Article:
If you're craving what we Americans think of as Irish soda bread, though, this is your loaf: American Irish Soda Bread. With more than twice as much sugar as the aforementioned Irish buttermilk loaf, it's assertively (though not overwhelmingly) sweet.
Studded with raisins or currants and caraway seeds, and including an egg for richness, this moist, craggy bread is basically an American muffin in loaf form.
We seem to have transitioned from breakfast to teatime, haven't we? And you and I both know the perfect teatime treat. Or coffeetime, if Starbucks is any indication –
British scones are usually much plainer than their American cousins, though these whole-grain Roasted Rhubarb and Rye Scones are just fancy enough to pique interest within the chocolate chip/raspberry/caramel swirl scone crowd. (You know who you are. And I'm right there with you.)
I'm also an enthusiastic fan of these 100% American Fresh Apple Cinnamon Scones, with their crunchy sugar topping, chopped fresh apples, and cinnamon chips.
Oh, wait – I forgot Blueberry Scones, a summertime favorite.
Now, how can you serve tea without cookies? Classic Scottish Shortbread, a less-sweet, more substantial, crumblier shortbread than American shortbread (think Girl Scout cookies), this Scottish version includes ground oats – which add a delightfully nutty note to the predominant taste of butter and sugar.
Mr. Bates would enjoy these. His grandmother was Scottish – which you'd know if you were a true DAFFY (Downton Abbey Fan For Years).
So we've traveled around the British Isles, touching down in every country but one: Wales.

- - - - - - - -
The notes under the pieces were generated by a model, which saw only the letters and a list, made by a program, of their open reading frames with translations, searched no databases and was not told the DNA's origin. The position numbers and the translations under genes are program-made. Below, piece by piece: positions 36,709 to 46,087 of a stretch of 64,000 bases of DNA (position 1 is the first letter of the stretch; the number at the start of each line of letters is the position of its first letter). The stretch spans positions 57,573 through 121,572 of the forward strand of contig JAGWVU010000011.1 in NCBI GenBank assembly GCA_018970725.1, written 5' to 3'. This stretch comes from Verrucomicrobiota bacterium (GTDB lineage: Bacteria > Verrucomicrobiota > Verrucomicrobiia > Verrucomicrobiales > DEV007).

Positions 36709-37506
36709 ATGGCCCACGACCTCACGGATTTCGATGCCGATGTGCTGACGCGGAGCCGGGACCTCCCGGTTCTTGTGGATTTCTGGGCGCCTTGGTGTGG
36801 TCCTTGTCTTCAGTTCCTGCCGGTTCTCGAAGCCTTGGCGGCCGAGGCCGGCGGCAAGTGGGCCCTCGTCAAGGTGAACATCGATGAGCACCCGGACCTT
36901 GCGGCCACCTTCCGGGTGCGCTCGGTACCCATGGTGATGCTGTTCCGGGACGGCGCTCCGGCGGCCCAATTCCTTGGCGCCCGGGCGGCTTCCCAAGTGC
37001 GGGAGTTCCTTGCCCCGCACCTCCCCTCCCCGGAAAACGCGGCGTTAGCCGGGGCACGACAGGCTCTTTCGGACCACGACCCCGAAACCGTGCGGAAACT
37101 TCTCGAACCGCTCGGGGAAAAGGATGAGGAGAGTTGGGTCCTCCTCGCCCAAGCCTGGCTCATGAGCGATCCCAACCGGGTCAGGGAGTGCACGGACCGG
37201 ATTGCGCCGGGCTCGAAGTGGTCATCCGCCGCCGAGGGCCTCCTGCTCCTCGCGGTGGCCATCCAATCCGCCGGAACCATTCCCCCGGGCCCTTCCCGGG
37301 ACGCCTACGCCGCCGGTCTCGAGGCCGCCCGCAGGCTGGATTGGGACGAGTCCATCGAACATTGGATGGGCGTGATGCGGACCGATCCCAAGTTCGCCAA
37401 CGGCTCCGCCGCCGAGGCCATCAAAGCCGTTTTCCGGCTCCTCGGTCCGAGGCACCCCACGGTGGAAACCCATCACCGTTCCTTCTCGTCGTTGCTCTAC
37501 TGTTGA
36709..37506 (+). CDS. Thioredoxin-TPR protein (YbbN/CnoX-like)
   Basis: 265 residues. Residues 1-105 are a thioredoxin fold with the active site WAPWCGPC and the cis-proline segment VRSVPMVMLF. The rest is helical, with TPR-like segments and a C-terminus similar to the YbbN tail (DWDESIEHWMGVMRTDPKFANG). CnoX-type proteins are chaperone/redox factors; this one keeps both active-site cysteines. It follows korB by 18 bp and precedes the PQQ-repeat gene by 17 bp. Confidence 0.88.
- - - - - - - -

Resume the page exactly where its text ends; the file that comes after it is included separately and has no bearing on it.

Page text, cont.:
While I know very little about Welsh cuisine, I do know that these tender, moist, cinnamon-y cakes are an enormous hit whenever and wherever I serve them.
Welsh Cakes fall somewhere between a cookie, a biscuit, and a pancake. Cut like biscuits, they're fried like pancakes, and are sweet as cookies – especially when showered with a blizzard of cinnamon-sugar.
Are they breakfast food? A coffee break snack? Dessert? I'm not sure, but I do know they've got a lot in common with potato chips – you can't eat just one!
British high tea is equivalent to America's supper – a substantial end-of-day meal. As such, it can reasonably be followed by dessert, right?
Jam-filled Victoria Sandwich Cake is the standard round cake that every English homemaker has in her repertoire. Made with "self-raising flour," it's considered an everyday kind of cake meant for tea, rather than for a birthday party or an elaborate celebration. You'll find a recipe for Victoria Sandwich (or Victoria Sponge) in every British baking book. Though jam (usually strawberry) is the constant, some also include whipped cream or buttercream betwixt the layers.
NicksterSmith's review of our recipe sums it up nicely: "I am English and Victoria sandwich cake is the quintessential tea time recipe and my comfort food. This is a good recipe and will be in my faves folder. I like the cake without cream and good quality jam in the middle and of course with a good cuppa – English tea naturally! You have made me very happy!"
Here's another typical English cake – and another English/American "war of the words" – Sticky Toffee Pudding.
Doesn't look like a bowl of Jell-O instant butterscotch, does it? That's because in Great Britain, "pudding" is used to denote a wide variety of desserts, from Spotted Dick (a steamed pudding with dried fruit) to Roly-Poly (fruit or jam rolled in pastry and steamed) to Sticky Toffee Pudding: baked date cake with a rich caramel glaze.
Finally, how could we possibly finish our tea without once mentioning Wills and Kate, a.k.a. the Duke and Duchess of Cambridge?
The formula for Will and Kate's Wedding Cake was one of the best-kept secrets of that stunning 2011 royal marriage, right up there with the designer of Kate's gown.
As it turned out, the main attraction was a typical heavy, iced British fruitcake. But the groom's cake, pictured above, was one of Will's childhood favorites: a "cake" made of layers of rich, thick chocolate pudding (make that American-style pudding) and light, crunchy vanilla cookies.
Think your typical American Oreo "trifle" in reverse – minus the Cool Whip.
Presented with a ladylike slice of this cake at tea, we think the Dowager Countess would have sniffed haughtily – then enjoyed a secret smile.